Roanoke senior lands art fellowship for eco-friendly printmaking work

Hailey Doss, a Roanoke College senior, recently won a fellowship that will fuel her passion for art.

The art major from Rocky Mount, Va., won the prestigious Virginia Museum of Fine Arts Visual Arts Fellowship, a $6,000 award, for work that she had done as part of an honors project through Roanoke's art department.

The project, which Doss has been working on for more than a year, is a study in printmaking and Appalachian botany. Doss submitted eight pieces of her printmaking work to the VMFA, and she was one of five applicants selected for the award in the graduate students' division for visual art.

The award is given to undergraduate and rising graduate students and professional artists who are Virginia residents and display a high level of artistic merit.

Elizabeth Heil, who is Doss' advisor and a printmaking instructor at Roanoke, encouraged Doss to apply for the fellowship.

"This award will open doors for Doss as she continues her interest in the production of works of art and the outdoors as subject matter [and] will allow her to focus on the possibilities of continued education and production," Heil said.

Doss uses an eco-friendly form of printmaking to make all of her artwork. She starts by using non-toxic inks and materials as well as salvaged goods and recycled papers. She uses a variety of techniques to create her prints, including making etchings into a metal plate with a sharp tool, and then dropping the plate in acid. This causes ink to catch onto the plate in different degrees to create rich, vibrant colors. Doss also uses a technique known as monoprinting, where she paints directly onto plexiglass to create unique patterns, textures and images.

Then, she prints her designs onto paper by sending them through a printing press. For Doss' work, she also often marbles her paper, meaning she floats patterns and designs on top of water and uses her printing paper to absorb the patterns. This gives her paper a more complex, layered look. Doss also inks and presses the plants she collects directly onto her artwork.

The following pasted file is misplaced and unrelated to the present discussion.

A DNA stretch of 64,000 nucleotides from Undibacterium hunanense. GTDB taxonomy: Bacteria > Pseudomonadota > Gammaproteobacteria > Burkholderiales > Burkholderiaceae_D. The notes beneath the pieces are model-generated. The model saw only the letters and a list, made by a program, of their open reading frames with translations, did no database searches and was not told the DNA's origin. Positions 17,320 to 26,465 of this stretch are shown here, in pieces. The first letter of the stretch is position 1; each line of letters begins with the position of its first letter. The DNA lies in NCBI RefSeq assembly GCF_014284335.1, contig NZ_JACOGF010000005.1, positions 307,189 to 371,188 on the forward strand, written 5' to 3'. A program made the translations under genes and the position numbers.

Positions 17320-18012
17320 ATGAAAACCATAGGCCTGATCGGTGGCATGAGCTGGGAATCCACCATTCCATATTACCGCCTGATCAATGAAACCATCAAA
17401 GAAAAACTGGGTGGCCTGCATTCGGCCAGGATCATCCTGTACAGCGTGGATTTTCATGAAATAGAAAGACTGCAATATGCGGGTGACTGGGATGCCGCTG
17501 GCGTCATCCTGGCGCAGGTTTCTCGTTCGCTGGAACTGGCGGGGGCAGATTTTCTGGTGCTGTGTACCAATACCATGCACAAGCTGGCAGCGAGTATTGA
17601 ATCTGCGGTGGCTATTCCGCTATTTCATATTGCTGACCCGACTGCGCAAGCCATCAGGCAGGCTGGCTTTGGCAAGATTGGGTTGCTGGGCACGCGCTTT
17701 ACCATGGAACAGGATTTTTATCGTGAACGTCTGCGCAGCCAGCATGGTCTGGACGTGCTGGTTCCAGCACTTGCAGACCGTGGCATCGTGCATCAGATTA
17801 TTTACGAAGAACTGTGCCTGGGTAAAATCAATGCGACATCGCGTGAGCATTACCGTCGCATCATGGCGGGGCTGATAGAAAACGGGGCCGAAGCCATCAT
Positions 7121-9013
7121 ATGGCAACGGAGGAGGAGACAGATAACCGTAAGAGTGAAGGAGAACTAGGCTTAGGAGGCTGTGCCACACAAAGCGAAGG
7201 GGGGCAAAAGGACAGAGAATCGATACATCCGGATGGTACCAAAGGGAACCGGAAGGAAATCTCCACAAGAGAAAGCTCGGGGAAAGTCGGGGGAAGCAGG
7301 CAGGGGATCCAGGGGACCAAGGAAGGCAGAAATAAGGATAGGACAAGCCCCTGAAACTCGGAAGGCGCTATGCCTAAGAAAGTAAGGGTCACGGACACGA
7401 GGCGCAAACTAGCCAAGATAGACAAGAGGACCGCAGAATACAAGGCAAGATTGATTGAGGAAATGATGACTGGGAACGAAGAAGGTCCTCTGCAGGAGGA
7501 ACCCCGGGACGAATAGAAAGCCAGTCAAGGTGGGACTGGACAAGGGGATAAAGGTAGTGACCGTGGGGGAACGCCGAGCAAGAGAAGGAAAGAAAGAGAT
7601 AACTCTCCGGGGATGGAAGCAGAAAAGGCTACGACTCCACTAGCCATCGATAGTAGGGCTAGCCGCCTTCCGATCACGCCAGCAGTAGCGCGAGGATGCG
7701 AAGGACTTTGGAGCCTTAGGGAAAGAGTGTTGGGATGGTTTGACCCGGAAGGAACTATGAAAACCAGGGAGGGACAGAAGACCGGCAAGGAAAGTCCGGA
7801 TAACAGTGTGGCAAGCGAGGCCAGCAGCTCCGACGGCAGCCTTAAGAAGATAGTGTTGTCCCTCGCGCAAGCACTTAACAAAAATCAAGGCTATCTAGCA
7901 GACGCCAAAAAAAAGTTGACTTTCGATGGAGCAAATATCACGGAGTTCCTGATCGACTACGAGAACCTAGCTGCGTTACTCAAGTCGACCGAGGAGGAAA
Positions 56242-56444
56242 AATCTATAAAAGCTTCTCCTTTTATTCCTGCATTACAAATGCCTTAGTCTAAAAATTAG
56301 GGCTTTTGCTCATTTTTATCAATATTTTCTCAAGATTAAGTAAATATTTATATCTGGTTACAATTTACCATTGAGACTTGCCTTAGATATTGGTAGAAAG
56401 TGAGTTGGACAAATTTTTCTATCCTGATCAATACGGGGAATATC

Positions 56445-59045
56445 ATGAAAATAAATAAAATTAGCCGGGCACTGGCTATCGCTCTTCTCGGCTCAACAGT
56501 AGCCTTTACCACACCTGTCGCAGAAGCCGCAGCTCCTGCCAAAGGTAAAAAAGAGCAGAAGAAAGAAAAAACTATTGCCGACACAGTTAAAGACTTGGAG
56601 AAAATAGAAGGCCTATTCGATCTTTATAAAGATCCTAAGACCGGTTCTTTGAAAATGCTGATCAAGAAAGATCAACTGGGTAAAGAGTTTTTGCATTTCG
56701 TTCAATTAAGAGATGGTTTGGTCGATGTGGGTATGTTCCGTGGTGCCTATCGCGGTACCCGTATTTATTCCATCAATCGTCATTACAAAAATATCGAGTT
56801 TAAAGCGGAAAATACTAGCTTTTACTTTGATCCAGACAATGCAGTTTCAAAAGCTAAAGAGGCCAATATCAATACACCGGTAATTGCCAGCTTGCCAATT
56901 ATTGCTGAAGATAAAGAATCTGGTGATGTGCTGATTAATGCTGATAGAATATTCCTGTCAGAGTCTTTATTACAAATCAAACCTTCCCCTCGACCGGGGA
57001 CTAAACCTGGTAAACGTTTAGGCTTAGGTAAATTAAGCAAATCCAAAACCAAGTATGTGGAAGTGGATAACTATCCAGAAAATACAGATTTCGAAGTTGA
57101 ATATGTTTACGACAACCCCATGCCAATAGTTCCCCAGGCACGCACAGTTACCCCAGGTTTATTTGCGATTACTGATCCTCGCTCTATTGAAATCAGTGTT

Doss said she enjoys combining art and botany, because it allows her to "take average plants and make them seem beautiful."

"It is memorializing or giving a permanent image to a very temporary object," she said.

This project also gave Doss the chance to explore her two passions: art and the outdoors. She heads Roanoke College's Outdoor Adventures Program as a senior student lead guide, and she has spent her time at Roanoke taking advantage of every opportunity to be outside and enjoy the Roanoke Valley's beautiful landscape.

Doss plans to attend Appalachian State University, Oklahoma State University or the University of Texas at Austin next year for graduate school. She wants to earn her master's degree in Campus Recreation through a graduate assistantship program, and then use the grant she has received from VMFA to attend an art program next summer between school semesters.

"A professor at an undergraduate institution looks forward [to] mentoring such an exceptional individual with focused curiosity, strong work ethic...and persistence in attaining their goals," Heil said. "Hailey is a unique individual with a promising future."

About the Author

Alex DeLaricheliere, a Roanoke College student from Boston, is a Sociology major with a minor in Foreign Politics and a concentration in Anthropology. She is a student writer for Roanoke's Public Relations office, and she is involved with several campus organizations, including Chi Omega and the Student Government Association.

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